If the music industry had its way, songs would cost $15 a track. You can get a sense of that from the pricing of ringtones -- the first few seconds of a song for which Those With Too Much Cash pay $3 or $4 each. Extrapolate the pricing and you get about $15 for the whole song.
The Register notes: The ringtone business, for example, grossed $75bn for operators last year -- double the global revenue of the music industry.
I get a further sense of greed from some of the new prices. I'm not paying $23 for the new Pat Metheny CD or $55 for the Dire Straits musicDVD of greatest hits. Reminds me of college textbook overpricing.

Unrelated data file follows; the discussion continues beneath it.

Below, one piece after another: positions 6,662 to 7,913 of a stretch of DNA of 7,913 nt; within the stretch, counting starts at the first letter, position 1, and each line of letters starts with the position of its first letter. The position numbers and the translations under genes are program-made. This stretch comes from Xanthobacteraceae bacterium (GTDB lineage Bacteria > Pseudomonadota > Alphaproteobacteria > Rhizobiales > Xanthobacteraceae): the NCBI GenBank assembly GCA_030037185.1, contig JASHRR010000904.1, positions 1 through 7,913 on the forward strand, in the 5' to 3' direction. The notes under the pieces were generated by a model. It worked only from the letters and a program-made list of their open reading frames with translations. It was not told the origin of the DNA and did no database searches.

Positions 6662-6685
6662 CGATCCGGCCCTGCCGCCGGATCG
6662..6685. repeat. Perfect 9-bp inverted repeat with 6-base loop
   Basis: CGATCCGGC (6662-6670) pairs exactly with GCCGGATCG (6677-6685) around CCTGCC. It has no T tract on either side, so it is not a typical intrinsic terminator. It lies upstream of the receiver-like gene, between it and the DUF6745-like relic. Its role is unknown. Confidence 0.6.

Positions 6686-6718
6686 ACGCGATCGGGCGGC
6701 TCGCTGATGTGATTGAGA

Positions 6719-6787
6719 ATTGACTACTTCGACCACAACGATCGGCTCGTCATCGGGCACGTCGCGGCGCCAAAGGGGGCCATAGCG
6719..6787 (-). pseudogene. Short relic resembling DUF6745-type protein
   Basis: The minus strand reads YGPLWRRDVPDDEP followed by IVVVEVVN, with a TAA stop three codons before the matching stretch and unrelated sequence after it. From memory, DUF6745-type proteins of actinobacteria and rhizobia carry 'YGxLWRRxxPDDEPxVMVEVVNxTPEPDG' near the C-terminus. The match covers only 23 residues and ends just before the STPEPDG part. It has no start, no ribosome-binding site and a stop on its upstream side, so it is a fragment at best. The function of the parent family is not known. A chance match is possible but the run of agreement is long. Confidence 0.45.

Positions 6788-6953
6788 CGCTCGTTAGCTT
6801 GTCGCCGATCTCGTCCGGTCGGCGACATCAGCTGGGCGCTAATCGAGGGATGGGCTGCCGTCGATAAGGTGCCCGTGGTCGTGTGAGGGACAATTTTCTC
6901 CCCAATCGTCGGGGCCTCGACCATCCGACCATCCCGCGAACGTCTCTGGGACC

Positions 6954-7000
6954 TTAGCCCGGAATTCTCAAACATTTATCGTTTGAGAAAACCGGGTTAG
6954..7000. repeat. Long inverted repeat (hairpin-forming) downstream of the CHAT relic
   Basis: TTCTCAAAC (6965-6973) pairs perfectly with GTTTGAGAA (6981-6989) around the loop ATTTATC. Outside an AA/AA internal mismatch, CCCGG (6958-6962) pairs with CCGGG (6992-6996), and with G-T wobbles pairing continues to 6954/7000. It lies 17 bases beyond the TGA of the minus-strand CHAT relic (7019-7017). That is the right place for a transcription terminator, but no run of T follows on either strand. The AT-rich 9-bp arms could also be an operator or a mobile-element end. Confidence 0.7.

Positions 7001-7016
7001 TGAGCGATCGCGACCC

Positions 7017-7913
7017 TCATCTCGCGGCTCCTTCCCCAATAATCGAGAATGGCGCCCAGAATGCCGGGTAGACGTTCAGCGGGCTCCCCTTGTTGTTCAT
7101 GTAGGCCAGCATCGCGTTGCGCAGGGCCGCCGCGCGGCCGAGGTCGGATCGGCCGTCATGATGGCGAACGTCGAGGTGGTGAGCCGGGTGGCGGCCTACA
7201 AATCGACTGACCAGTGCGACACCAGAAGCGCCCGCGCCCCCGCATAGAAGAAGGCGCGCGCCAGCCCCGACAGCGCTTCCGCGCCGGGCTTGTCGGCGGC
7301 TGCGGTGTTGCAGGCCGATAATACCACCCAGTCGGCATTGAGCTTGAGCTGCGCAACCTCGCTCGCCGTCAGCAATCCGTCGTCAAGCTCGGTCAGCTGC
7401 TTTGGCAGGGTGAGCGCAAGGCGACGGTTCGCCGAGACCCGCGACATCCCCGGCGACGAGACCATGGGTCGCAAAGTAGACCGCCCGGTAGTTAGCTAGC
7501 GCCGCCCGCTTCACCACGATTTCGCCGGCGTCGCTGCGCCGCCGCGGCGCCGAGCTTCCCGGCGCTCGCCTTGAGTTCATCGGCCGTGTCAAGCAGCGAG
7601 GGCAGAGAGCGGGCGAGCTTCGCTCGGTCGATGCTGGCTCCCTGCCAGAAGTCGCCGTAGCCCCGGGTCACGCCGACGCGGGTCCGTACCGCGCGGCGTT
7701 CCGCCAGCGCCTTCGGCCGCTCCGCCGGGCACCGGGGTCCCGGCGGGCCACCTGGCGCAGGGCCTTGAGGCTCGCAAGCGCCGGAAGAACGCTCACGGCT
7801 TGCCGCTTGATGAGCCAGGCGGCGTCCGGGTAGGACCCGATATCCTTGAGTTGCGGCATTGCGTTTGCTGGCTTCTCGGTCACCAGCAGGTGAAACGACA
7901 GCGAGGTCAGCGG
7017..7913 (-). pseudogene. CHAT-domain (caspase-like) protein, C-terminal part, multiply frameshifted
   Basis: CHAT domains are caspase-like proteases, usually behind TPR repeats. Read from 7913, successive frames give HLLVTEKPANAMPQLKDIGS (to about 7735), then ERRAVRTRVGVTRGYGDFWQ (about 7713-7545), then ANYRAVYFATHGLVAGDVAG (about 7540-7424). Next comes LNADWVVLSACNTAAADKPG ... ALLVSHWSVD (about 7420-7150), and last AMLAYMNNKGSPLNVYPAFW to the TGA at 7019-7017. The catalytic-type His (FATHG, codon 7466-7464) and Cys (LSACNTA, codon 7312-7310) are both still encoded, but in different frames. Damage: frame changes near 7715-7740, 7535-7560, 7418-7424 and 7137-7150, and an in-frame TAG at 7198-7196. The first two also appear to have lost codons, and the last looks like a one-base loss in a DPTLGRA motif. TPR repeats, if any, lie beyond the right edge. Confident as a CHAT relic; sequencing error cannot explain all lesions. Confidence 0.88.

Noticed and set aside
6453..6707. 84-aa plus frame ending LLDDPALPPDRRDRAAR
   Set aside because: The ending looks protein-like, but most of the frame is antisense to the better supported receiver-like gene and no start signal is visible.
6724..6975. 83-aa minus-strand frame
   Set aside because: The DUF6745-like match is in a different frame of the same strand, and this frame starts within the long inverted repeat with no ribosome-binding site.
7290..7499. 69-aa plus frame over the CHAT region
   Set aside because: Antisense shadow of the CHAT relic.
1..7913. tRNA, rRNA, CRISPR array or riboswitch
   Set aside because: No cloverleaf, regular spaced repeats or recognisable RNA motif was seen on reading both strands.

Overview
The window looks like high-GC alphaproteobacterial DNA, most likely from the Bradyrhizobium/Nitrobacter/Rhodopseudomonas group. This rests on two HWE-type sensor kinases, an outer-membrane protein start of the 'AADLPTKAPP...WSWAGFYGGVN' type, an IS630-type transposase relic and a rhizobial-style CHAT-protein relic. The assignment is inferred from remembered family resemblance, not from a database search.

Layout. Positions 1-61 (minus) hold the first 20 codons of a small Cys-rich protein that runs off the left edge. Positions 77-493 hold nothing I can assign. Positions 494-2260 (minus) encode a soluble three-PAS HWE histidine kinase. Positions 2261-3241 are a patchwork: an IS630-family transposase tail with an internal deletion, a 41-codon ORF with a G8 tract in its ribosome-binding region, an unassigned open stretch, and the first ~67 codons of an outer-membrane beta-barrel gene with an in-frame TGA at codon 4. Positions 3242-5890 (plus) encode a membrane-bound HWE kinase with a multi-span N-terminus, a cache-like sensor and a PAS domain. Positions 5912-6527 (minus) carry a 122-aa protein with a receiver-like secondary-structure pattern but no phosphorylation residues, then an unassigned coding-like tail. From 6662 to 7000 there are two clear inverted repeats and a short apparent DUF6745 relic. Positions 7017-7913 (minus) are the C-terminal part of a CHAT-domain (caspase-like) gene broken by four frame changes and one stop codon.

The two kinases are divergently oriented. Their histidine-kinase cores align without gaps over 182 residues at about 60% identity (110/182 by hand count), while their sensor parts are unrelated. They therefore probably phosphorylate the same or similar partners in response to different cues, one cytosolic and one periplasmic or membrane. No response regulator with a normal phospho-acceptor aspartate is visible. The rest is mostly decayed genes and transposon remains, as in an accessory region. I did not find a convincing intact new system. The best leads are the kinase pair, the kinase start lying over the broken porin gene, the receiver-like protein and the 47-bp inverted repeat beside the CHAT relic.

Contrast that greed with the reasonableness I discovered at HMV Canada's local music store yesterday. They're having some sort of super sale, and many current titles are CDN$9.99 -- about US$9 each. I immediately bought three CDs.
(I'd include a link to HMV Canada, but the Web page keeps displaying the head office site in Britain.)
It's been said often that there would be less pirating if CDs were priced reasonably, such as $10 or less. I wonder if HMV is testing the theory. It works for me, because I'd rather have the physical CD instead of paying for ethereal downloads -- even though here in Canada music downloads are not illegal and we pay an added tax on CDs, etc, to compensate musicians for free downloads.